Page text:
With such high and volatile "negatives," it’s somewhat surprising that EWE lasted as long as it did. One insider, who spoke on condition of anonymity, believes that the organization "would’ve folded even sooner if not for the influence of the many former members of the Power Team [an internationally well-known troupe of itinerant Christian weightlifters] for whom EWE served as a de facto halfway house between Christian showmanship and getting a real job."

Perhaps the best known of the former Power Team members was "Samson," a muscular behemoth who entered the ring carrying the jawbone of an ass, accompanied by "Delilah." Prominently featured in a regular succession of "squash" matches against various "Philistines," his winning streak was broken when Delilah betrayed him with a post-victory kiss that was actually a sign for the many Philistines whom Samson had defeated to ambush him and shave his hair in the middle of the ring. Since then EWE broadcasts had included brief "hair-regrowth" updates, leading many to expect a revenge match that would literally bring the house down.

Despite its controversial reputation, however, EWE remained untainted by at least two common ministry-identified transgressions: financial mismanagement and altar-boy molestation. "Keeping honest ledgers was the whole point of having [female tag-team champions] the Mighty Widows chase [male tag-team contenders] the Money Changers from the ring," says EWE spokeswoman Stephanie Glass, "right when they were on the verge of beating [male tag-team champions] Paul and Silas." Similarly, Glass says, taking a public stand against sexual perversion was the "point" behind the decision to turn the Sodom and Gomorrah battle royal into a "lights out" match by ending it with (simulated) hell fire and brimstone.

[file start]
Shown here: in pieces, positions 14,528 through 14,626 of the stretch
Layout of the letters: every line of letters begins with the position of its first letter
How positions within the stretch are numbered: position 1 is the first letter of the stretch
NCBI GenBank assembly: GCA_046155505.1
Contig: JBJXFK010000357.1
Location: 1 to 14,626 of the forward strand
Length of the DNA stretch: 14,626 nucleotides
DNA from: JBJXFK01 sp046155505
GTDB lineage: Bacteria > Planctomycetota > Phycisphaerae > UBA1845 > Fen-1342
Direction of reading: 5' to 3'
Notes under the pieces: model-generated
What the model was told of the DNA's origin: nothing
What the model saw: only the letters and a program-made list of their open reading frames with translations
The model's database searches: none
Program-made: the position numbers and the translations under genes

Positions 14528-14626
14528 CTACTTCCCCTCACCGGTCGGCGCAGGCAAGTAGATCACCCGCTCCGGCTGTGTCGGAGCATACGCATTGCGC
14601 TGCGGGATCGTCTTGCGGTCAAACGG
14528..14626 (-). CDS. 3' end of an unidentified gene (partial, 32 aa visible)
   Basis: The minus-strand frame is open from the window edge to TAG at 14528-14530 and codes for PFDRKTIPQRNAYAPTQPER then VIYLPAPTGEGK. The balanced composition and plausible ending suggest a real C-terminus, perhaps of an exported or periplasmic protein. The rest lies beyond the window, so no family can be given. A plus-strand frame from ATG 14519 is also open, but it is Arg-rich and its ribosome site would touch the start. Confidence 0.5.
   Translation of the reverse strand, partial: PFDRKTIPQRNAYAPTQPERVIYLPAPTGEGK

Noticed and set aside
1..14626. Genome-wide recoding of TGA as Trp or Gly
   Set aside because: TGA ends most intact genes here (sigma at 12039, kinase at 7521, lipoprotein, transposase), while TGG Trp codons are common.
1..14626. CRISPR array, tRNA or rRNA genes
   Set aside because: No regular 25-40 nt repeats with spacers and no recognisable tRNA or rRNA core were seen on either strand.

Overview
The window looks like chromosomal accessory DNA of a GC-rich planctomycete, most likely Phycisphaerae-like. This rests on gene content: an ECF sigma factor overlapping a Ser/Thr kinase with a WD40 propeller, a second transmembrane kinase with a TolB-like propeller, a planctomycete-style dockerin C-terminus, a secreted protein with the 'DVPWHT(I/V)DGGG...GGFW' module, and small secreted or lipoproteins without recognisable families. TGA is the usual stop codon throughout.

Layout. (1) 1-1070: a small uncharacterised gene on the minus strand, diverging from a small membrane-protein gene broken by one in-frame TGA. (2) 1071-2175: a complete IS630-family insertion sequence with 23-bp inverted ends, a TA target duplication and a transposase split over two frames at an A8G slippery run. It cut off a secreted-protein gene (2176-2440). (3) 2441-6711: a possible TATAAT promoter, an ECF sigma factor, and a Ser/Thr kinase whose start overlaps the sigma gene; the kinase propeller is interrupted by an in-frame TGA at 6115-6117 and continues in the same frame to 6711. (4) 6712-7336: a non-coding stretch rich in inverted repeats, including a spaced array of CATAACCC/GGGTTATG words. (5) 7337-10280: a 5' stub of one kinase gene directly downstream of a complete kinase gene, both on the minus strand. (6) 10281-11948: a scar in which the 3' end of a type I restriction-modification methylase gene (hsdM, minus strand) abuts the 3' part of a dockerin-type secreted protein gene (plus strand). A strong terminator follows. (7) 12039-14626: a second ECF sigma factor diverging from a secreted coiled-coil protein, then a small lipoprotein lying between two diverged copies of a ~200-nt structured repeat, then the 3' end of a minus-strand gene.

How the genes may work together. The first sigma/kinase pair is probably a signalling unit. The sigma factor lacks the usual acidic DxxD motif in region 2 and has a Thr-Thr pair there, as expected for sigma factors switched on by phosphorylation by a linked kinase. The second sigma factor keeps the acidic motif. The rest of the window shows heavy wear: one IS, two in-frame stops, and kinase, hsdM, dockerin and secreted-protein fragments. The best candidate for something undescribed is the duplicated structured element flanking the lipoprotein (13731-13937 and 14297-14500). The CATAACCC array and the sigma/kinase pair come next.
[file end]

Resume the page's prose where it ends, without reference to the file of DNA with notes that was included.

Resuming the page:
But several problems proved perpetually challenging and eventually impossible to solve. First, there were the storylines. Because most of them were based on well-known Bible stories, there was seldom if ever any doubt as to their ultimate outcome. No matter how good a fight "Abel" put up against "Cain," for instance, everyone knew that Cain would win. (Admittedly, casting the former WWF superstar Jake "The Snake" Roberts as a guest referee was a clever touch.) And when EWE tried to introduce lesser-known Bible characters, there was usually confusion. (Many viewers, apparently unfamiliar with Judges 3, mistook the match between "Ehud" and the 500-pound "Eglon" to be a match between Jonah and the whale.)

Second, there was sometimes doctrine-based confusion over how to determine winners. One traditional method, that of a wrestler’s using an excruciating hold to make his opponent "submit," was problematic because "submission" is widely understood by Christians to be a prerequisite for victory. As for the venerable "pin fall," would pride have to go before it and thus prohibit baby faces from ever pinning their adversaries? Then, having won, would a victor have to be immediately declared a loser because "the first shall be last"?

"It may sound overly Calvinistic," admits Hoagland at the end of his press conference, "but maybe we were doomed from the start.

"I mean," he concludes, "the ultimate heel is Satan, and while we had many wrestlers who could play him, we never found anyone who could play God."